Top 10 tips for caregivers of bedridden patients

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Caring for a family member or person confined to bed is no easy task. A person may be bedridden due to paralysis or a major fracture or he/she may be in bed following surgery or may have a serious heart or lung condition that requires them not to exert themselves. Whatever the cause, follow these tips to ensure good health of a bedridden person:

Top 10 tips for caregivers of bedridden patients

  1. Put yourself in their shoes: Understanding what a person confined to bed may be going through is the first step that caregivers should acquaint themselves with. Draw up a daily schedule of what needs to be done and make a chart of medicine and food timings. Schedule time for reading, watching TV programs and bathing. This will provide a sense of purpose to the person. The caregivers should involve themselves emotionally as emotional dependence is as important as physical dependence.
  2. Get professional help: It is acceptable that taking care of another person 24/7 is difficult and challenging. So, if your budget permits, try to get a nurse or helper for a few hours so that you can work, socialise or have some time for yourself. This will help you be more cheerful, and the ailing person will be positively affected by your good mood.
  3. Preventing bedsores: Bedsores are a nightmare once they form, so make sure that the person is moved gently and his position changed regularly to avoid them. The medical term for a bedsore is decubitus ulcer, and it occurs when there is a break in the skin, either over a wound or over a bony area. It is commonly seen on pressure areas like the back, buttocks and elbows. After bathing or sponging, keep the skin dry, using talcum powder or moisturizer. If an area of skin appears pink, it is the first sign of an ulcer so get medical attention and do not rub the spot as it will worsen the condition.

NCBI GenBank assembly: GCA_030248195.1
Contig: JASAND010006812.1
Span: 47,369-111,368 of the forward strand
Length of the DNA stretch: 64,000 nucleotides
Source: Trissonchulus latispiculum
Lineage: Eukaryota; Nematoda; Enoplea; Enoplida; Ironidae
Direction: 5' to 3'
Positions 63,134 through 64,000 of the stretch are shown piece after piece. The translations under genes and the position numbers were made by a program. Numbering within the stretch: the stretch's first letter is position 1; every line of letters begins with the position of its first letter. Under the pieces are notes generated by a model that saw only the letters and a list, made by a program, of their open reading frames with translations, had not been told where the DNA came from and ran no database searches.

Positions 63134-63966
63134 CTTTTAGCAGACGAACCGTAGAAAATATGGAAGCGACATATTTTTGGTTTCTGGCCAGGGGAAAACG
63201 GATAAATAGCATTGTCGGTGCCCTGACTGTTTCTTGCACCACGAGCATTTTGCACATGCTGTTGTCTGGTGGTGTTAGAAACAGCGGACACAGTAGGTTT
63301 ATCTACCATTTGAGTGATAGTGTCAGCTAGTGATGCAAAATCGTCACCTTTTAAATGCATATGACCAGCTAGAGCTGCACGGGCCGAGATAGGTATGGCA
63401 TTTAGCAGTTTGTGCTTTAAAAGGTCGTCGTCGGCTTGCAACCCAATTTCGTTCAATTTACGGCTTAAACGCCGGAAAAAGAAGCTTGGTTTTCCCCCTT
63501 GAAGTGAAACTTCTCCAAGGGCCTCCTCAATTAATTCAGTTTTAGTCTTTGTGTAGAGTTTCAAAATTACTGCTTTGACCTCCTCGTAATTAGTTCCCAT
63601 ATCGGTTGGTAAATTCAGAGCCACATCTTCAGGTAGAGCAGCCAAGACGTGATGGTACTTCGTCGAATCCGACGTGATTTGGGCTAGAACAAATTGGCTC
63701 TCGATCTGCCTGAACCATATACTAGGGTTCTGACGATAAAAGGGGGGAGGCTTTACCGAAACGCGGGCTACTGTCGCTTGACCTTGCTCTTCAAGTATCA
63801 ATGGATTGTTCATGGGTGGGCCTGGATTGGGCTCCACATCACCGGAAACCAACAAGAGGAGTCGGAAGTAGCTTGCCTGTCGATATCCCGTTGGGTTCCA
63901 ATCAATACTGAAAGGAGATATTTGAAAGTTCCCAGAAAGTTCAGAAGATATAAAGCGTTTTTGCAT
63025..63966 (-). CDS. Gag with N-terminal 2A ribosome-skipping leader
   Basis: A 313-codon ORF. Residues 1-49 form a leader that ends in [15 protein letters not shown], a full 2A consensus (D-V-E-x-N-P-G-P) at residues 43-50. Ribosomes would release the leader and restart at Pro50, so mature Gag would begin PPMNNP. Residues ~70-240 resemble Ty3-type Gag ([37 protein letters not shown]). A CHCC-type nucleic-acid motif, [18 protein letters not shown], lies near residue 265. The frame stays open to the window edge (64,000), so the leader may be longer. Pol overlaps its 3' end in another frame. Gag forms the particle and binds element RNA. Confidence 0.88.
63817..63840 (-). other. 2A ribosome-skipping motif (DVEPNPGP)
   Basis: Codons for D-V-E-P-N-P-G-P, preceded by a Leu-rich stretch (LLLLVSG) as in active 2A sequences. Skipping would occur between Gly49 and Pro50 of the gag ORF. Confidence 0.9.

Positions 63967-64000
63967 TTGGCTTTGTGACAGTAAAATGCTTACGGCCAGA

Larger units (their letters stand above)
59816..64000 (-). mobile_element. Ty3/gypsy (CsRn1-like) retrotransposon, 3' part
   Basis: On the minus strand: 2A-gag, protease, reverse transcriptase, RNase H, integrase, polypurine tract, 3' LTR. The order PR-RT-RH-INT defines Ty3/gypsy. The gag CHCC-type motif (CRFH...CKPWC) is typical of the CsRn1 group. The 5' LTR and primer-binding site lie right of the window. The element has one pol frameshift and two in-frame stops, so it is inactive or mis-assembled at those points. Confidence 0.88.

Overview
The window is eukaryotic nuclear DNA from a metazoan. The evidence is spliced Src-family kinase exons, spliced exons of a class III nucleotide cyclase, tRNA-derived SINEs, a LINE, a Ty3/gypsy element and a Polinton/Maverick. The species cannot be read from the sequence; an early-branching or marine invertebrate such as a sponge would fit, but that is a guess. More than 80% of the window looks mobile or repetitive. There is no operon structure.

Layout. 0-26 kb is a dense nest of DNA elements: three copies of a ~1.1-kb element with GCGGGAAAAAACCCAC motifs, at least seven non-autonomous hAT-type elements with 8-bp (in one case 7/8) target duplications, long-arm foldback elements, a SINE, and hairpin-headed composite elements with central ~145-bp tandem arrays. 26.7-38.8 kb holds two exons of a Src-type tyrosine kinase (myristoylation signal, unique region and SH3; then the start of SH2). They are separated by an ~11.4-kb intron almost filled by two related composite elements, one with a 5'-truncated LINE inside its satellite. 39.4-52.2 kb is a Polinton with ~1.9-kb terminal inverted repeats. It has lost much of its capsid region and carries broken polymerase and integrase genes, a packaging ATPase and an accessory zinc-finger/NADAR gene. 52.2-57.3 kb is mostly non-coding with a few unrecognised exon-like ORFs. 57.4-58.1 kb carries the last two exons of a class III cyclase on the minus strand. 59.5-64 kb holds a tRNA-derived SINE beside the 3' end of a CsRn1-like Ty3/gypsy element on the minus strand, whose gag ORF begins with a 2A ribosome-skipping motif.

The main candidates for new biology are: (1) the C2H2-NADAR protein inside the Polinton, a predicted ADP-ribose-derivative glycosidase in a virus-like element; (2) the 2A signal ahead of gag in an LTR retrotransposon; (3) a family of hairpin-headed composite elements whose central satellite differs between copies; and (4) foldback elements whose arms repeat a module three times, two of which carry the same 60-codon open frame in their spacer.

4. All about hygiene: Pay attention to dental care and make sure the person brushes teeth at least twice a day. For bedridden people it may be too tiring to have a full bath daily. So, shampooing the hair twice a week and bathing every other day will suffice with sponges given on the other days. If the person uses a bedpan, make sure that the genitals and/or anus is wiped clean after each use.
  5. Changing sheets: As the person spends almost all his time in bed, the sheets get dirty due to food particles, hair and skin flakes, so change the linen regularly including pillow covers. Make sure the mattress and blanket are dusted and aired periodically.
  6. Give some thought to the menu: A bedridden patient’s diet needs to be customised. An old person may not be able to have excessively spicy or fatty food. Give small amounts of food frequently as the person’s appetite will be less due inactivity. Ask the doctor if a protein supplement or health drink is useful for additional calories and vitamins.
  7. Choose an appropriate room: Since the person will be confined to his room most of the time, make sure the room has good natural light and is well ventilated. Place the bed a little away from the window so that the person does not feel chilly at night. Choose a room with an attached bathroom which is big enough to accommodate a bedpan and stool for bathing.
  8. Nursing care: If the person is being fed through a tube or if he has a urinary catheter, ask the doctor when it has to be replaced and what is the daily care for it. Keeping a tube or catheter for too long may lead to infection. A trained nurse can deflate a urinary catheter before taking it out and put in a new one.
  9. Grooming: Grooming must play a part in the person’s daily schedule. Nails and hair must be trimmed regularly, male patients must be shaved every alternate day on the face, and women patients should be allowed to wax or shave their arms and legs to look presentable. Looking after them this way keeps their morale high and encourages them to help themselves to get better soon. Remember, a positive attitude is half the battle won.
  10. Exercise: If the person needs to slowly regain the use of his muscles, it is important to have a physiotherapist’s input. The exercises and manoeuvres should be explained to the caregiver and the patient so that the same can be replicated as often as prescribed.

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